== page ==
In my last post I talked about the frustration of a broken social contract, and it seemed to be a continued theme with other articles about the same thing. Many other people are lost in this world and many are worse off than me in many ways.
This past week we lost a great dog. Daisy was the center of our home life for years, we made decisions around her and structured our lives based on her needs. Even my morning routine had several stops along the way to take care of Daisy. Our evening routine typically consisted of “bedtime potty” and encouraging her to go, and if it was raining we had to decide who was going to let her out in the middle of the night. So we’ve lost many of our routines and are finding new ones.
My husband lost his job this week as well. While it does make things more financially difficult, it’s more about another routine broken, minutes and hours are lost in trying to find new routines. We’re looking to lose less money on things, cutting back on spending, making sure we stick to a budget. The loss of a job means more than just not going to work, it can mean a change in identity, the loss of knowing what each day will bring.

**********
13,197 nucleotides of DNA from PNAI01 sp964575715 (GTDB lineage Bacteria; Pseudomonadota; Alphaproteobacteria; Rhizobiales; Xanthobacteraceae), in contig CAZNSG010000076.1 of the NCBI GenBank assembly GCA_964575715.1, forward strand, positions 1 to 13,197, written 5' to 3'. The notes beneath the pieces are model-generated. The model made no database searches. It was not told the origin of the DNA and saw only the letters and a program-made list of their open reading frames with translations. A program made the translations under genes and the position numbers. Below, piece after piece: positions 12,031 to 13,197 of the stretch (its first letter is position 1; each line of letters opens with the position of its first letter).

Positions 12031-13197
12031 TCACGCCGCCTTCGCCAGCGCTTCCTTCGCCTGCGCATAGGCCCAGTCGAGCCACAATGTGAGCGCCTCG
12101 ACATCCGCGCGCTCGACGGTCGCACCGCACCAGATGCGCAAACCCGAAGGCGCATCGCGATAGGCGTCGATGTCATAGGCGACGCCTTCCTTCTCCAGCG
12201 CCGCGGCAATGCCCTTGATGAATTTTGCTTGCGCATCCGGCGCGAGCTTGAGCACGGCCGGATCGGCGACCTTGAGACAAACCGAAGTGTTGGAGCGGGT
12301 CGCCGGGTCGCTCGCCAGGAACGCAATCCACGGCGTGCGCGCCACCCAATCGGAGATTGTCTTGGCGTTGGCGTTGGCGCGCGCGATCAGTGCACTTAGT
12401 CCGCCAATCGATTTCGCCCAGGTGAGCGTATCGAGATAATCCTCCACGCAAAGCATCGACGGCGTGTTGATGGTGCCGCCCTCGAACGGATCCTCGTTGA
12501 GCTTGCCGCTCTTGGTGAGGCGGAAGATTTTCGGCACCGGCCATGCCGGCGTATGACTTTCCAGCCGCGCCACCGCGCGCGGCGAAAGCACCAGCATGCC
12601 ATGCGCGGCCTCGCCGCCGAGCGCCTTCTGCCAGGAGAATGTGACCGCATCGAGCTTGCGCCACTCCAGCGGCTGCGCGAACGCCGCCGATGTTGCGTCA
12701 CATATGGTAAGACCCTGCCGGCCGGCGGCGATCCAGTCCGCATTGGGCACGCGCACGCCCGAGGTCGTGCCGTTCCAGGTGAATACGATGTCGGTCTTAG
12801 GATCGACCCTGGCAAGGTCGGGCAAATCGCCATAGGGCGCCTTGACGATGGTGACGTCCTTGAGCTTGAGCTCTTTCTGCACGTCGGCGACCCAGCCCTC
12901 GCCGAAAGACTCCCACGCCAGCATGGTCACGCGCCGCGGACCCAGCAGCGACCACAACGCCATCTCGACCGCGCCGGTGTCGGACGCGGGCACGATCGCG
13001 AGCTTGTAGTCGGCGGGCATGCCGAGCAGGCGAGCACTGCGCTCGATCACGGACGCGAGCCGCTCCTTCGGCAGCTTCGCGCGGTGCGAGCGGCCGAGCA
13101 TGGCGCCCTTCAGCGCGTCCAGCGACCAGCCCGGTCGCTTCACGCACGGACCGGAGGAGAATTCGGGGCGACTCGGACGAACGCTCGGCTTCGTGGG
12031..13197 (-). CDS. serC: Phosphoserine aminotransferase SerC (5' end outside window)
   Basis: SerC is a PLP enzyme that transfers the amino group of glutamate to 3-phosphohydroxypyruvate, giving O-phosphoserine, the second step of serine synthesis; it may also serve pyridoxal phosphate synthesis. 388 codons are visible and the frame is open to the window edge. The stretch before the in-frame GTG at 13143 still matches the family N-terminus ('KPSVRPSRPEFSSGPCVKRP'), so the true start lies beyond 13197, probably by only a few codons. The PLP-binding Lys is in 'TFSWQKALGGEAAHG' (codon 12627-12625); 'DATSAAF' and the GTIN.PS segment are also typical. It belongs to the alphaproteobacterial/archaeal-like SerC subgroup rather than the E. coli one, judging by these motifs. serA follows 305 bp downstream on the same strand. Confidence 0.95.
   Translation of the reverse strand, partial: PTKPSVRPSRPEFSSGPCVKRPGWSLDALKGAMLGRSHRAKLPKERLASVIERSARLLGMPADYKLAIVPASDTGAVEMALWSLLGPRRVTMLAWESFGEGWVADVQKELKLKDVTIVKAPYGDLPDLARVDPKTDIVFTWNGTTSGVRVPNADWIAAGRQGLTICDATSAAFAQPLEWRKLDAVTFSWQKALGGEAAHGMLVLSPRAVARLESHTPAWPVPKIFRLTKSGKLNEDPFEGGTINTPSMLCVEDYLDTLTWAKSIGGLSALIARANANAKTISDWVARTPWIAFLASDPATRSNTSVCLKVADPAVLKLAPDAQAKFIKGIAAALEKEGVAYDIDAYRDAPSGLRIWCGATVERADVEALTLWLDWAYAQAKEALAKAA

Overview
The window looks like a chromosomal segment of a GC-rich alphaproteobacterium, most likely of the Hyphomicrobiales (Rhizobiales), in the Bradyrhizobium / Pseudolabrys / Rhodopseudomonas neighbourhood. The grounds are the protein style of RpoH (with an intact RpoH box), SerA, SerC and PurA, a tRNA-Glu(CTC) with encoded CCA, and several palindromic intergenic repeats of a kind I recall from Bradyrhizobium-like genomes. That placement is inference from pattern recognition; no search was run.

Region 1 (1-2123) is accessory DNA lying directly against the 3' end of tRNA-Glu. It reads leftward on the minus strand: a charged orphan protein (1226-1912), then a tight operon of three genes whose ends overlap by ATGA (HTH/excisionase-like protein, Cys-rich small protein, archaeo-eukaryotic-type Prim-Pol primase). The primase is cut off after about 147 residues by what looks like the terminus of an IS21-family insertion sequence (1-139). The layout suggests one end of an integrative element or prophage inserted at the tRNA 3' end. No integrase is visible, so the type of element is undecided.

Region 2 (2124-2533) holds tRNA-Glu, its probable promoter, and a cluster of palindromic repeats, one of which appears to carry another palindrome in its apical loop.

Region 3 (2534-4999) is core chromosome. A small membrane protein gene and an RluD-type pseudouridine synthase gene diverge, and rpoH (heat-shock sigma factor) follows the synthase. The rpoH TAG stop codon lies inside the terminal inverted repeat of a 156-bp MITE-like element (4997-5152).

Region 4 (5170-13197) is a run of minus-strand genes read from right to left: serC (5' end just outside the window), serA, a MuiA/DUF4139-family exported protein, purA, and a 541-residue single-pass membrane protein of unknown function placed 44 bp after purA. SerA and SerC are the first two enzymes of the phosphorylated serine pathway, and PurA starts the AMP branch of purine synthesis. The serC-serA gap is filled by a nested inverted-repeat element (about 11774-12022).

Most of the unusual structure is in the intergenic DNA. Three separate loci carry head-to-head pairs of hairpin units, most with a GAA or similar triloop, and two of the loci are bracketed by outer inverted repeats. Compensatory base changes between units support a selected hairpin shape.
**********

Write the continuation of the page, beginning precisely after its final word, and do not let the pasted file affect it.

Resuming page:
When you hike, or go into the woods, you’re told that if you get lost to stay where you are. You’re more likely to be found if you’re not moving. These past few days have felt like the world had stopped, kept going, and was spinning too quickly all at once. Everything happened at once, and while we dealt with it an hour at a time, it just seemed to crash down. It wasn’t possible to stay where we were. We had to leave the clinic, had to eventually go home, then had to deal with the life changes. We’re beginning to move on, to find our new routines, but sometimes it feels like I’m still lost in the woods.